ACA.capitalprojects.062519

The Lafayette Parish Correctional Center is pictured Thursday, May 16, 2019, in Lafayette, La.

As the Lafayette City-Parish Council considers its final budget before disbanding next year, council members are hearing a familiar story when it comes finding money for jailhouse services.

Dedicated taxes for the Lafayette Parish Correctional Center are insufficient, the council was told, and courthouse revenues will have to make up the difference.

With the Courthouse Complex Fund dwindling to cover annual shortfalls at the jail, newly seated parish council members next year won’t have the luxury of punting the problem for much longer. Mayor-President Joel Robideaux’s proposal to use $2.4 million from the courthouse fund would reduce its reserves to about $5 million.

“Something has got to give,” Councilman Jay Castille said at a budget hearing on Monday. “Next year it’s going to zero out.”

Castille helped to lead a failed effort last year to get an additional $6.7 million for the jail through a new property tax. Robideaux opposed the measure, a position that was not forgotten Monday by council members who supported it.

“We were told ‘no problem, we have plenty of money moving forward,’” said Councilman Bruce Conque. “Here we are today, we don’t have plenty of money moving forward.”

Robideaux’s clashes with Sheriff Mark Garber over funding issues are complicating the issue. In years past, the Sheriff’s Office, which administers the Lafayette Parish Correctional Center, has paid salaries of certain employees who help keep the jail running on a day-to-day basis. But Garber, whose own tax proposal was defeated last year without Robideaux’s support, is shifting course.

Garber is asking for an additional $1.8 million on top of Robideaux’s budget proposal to pay for more than three dozen positions, including mental health professionals, food service workers and GED instructors.

The sheriff’s office warden of corrections, Paula Smith, cited the failure of Garber’s half-penny sales tax proposal in discussing the request for additional money.

“We have had to take a look at making ourselves more efficient and cutting salaries,” Smith said in a brief interview after the hearing.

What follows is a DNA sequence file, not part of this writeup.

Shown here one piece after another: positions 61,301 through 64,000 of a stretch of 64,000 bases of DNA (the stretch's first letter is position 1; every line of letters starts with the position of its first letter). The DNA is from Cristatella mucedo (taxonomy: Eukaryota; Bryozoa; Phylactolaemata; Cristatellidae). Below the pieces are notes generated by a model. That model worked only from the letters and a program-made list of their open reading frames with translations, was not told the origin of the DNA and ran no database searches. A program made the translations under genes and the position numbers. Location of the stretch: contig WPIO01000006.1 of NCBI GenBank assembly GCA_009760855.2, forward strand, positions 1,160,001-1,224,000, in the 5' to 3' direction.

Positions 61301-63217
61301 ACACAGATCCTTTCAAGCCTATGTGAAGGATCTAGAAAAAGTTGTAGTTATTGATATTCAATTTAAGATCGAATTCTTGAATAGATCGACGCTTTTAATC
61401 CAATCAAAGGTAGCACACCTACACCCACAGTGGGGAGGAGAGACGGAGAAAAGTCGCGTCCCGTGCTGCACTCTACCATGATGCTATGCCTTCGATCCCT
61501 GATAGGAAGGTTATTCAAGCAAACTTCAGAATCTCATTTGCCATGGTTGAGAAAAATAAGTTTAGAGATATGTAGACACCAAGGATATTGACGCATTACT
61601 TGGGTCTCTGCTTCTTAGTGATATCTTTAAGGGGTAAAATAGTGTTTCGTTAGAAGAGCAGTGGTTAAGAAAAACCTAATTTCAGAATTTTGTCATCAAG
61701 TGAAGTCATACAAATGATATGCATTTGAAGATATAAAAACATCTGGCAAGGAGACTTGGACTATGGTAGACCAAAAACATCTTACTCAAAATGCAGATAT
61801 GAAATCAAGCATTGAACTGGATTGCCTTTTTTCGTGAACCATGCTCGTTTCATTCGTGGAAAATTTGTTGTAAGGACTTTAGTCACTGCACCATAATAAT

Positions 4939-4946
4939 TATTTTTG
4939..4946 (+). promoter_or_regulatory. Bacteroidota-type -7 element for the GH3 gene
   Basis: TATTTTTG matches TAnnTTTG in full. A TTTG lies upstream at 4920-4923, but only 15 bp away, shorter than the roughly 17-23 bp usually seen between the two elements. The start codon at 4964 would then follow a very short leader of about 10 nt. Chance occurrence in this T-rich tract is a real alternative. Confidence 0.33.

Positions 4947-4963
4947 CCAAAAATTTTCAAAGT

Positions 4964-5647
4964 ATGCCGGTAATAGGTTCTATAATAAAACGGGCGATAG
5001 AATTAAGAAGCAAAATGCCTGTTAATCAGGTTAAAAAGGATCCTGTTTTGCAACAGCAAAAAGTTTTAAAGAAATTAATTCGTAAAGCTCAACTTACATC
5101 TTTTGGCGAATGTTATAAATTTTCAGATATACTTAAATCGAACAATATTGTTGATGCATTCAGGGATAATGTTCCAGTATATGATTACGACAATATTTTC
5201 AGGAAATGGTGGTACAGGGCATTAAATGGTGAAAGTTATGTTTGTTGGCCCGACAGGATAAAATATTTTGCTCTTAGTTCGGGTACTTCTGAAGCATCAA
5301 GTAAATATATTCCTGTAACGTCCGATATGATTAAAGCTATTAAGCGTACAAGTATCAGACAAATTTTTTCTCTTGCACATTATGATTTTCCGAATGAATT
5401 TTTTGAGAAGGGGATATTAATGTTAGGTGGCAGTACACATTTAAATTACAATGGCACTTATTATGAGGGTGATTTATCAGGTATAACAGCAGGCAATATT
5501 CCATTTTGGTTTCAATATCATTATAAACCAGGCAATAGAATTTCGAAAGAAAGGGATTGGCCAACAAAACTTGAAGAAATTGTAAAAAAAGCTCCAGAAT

Garber’s tax proposal, considered audacious by critics, would have yielded a 40-percent boost in his office’s annual revenue. The Sheriff’s Office typically breaks even with annual revenues of about $64 million.

Smith said she did not know what will happen if the council does not grant Garber’s request, which Castille moved for as an amendment to Robideaux’s budget proposal. Councilman Jared Bellard objected to the amendment. The council will vote on it and other amendments before passing a final budget.

The administrations of Robideaux and Garber have clashed over funding issues since they both took office in 2016, and Garber let it be known in April he intended to ask for the additional personnel money. Robideaux’s chief administrative officer, Lowell Duhon, questioned Garber’s timing.

“We had Sheriff Neustrom pay for this before. We had Sheriff Garber pay for it the first few years. Now this year we get hit with a $1.7 million increase,” Duhon said at the hearing. “Why this year? Why in the past has this never been an issue?”

Smith didn’t provide a reason for choosing this year over any other in response to Duhon’s question, avoiding direct criticism of the Robideaux administration.

“We feel that if we don’t keep pressing the issue and advising everyone that there is a need, that this is a mandate, it goes unanswered,” Smith said.

Email Ben Myers at bmyers@theadvocate.com. Follow Ben Myers on Twitter, @blevimyers.